BIlbao. An international group including renowned ICREA-IrsiCaixa researcher Javier Martínez Picado has managed to eradicate all signs of the Aids virus from the body of a patient through a bone marrow transplant. It is only the second time this has been achieved. Until now, the only person to have been cured through this technique was Timothy Brown, an American who lives in Germany, who until his name was made public five years ago was known as 'the Berlin patient'. That was in 2008 and it was described as an isolated case, and very difficult to replicate. However, it opened the door to hopes that one day a cure for HIV would be possible, and that now appears more feasible.
The objective has been achieved by repeating, in someone now known as 'the London patient', the same therapy as the one which cured Brown, but with slight differences. This was also an HIV patient who had to be treated for a lymphoma (a malign tumor of the lymphatic glands) through a transplant of hematopoietic progenitor cells, or, which is the same thing, a bone marrow transplant. Now, as before, the procedure has managed to remove at a stroke all signs of the virus in the patient's blood.
The London patient, whose identity is being kept anonymous at present, has had no sign of Aids in his blood for 18 months, but even so the doctors prefer to remain cautious. In theory, the existence of analyses showing that there is no sign of HIV in his veins would imply that he is cured: if there is no infection, there is no illness, but they prefer not to celebrate too soon: it is always possible that the virus, which has a strong ability to mutate and hide, could reappear.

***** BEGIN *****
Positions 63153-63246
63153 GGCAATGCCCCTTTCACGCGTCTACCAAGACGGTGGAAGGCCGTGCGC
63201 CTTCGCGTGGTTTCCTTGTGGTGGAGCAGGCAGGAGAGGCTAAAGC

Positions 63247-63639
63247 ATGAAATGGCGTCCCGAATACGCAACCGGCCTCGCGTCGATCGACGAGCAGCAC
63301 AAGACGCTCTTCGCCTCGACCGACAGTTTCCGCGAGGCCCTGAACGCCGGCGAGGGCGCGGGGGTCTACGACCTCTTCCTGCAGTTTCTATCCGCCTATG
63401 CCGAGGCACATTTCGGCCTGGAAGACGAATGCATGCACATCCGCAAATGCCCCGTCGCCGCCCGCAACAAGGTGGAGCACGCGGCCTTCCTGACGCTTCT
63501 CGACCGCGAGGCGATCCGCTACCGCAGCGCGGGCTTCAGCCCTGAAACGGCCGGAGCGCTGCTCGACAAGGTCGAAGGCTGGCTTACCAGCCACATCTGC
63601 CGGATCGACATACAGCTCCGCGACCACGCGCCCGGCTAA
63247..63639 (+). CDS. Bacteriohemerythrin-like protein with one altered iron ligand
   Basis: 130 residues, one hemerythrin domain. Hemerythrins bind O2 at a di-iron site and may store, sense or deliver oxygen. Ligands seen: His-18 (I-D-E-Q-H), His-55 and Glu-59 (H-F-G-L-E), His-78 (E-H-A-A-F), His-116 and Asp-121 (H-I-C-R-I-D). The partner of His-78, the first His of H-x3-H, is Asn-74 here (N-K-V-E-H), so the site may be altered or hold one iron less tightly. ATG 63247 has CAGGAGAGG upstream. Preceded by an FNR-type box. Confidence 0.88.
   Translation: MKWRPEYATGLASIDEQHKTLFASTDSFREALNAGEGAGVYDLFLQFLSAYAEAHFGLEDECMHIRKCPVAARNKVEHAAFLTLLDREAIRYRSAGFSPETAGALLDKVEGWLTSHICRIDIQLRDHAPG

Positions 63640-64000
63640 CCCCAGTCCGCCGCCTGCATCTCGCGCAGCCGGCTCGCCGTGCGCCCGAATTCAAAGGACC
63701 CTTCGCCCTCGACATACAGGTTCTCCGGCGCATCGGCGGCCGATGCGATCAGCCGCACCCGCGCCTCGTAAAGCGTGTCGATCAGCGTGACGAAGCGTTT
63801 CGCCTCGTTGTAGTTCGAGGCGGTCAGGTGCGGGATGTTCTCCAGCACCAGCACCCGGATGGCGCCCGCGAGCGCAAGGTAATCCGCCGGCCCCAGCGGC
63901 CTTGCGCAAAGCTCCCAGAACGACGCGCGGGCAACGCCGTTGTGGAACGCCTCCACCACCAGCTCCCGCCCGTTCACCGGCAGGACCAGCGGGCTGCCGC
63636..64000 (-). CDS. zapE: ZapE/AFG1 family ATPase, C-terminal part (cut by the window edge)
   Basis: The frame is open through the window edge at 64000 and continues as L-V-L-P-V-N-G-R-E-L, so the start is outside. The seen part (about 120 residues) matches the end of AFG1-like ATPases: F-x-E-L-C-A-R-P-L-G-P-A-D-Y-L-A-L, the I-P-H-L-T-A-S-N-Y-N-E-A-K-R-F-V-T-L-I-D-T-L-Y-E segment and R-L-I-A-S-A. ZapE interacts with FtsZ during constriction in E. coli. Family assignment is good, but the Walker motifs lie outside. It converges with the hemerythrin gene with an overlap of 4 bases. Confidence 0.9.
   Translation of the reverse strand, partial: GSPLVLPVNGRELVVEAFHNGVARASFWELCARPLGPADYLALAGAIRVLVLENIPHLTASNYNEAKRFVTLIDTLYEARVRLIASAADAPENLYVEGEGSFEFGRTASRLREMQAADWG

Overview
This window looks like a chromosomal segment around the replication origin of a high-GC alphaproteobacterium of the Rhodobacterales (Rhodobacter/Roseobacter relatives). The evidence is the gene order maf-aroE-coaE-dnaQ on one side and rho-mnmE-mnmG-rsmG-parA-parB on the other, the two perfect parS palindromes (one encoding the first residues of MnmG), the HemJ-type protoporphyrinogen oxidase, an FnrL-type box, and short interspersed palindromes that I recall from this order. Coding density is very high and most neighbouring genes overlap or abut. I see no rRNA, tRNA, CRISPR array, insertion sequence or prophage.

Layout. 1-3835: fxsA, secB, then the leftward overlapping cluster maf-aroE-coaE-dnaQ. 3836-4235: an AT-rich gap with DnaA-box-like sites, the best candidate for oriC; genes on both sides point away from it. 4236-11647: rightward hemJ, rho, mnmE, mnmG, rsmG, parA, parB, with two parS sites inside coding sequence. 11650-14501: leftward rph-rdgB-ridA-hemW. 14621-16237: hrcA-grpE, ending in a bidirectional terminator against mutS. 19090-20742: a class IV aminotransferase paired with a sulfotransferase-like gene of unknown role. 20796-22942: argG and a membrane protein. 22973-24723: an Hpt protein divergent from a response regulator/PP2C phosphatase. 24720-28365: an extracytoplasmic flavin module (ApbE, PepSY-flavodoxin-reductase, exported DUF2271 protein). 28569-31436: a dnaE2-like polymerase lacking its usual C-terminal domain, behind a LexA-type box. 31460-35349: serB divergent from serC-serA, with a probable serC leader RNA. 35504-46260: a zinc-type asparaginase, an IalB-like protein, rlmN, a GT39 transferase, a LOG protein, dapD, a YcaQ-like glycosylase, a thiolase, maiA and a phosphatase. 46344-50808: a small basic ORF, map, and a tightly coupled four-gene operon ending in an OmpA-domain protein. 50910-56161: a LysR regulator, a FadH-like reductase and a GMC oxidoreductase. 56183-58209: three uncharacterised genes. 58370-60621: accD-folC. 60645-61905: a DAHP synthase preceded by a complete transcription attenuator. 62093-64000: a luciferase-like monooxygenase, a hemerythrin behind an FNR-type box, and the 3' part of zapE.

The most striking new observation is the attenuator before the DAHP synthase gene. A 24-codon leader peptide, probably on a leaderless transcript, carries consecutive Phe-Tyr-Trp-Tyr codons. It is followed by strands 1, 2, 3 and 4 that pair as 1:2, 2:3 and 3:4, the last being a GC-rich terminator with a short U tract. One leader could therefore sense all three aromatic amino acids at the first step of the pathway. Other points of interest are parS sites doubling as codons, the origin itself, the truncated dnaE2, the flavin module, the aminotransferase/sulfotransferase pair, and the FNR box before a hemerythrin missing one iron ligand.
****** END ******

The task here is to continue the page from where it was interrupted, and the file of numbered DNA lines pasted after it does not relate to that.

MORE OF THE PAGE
"We need to be prudent and we believe it is too soon to talk of a cure," said Javier Martínez-Picado at the press conference. "We know of previous cases which were not successful, and the virus reappeared within a year. What we can say is that this patient has needed no medication for a year and a half now".
The stories of the Berlin and London patients are slightly different, although they appear very similar, and these differences make the second case much more hopeful. The American's transplant worked because the donor was part of the one per cent of the population who lack a protein called CCR5, which is one of the ways the virus enters the blood cells. At the time the therapy was thought unsuitable for most patients not only because of the high cost but because it would be impossible to find compatible donors for every patient in the world. So what has changed?
Something as simple as the fact that it was not as difficult as it seemed. The London patient's Aids virus was removed with a single transplant, while his predecessor needed two operations. Also, ten years later, the preparatory measures for surgery in this case were much less aggressive, and the scientists were encouraged by the fact that both patients overcame a common complication, graft versus host syndrome. "That also confirms that the Berlin patient wasn't a one-off," said Martínez-Picado. "We believe it is possible to achieve total remission of the virus, without the need for aggressive treatments".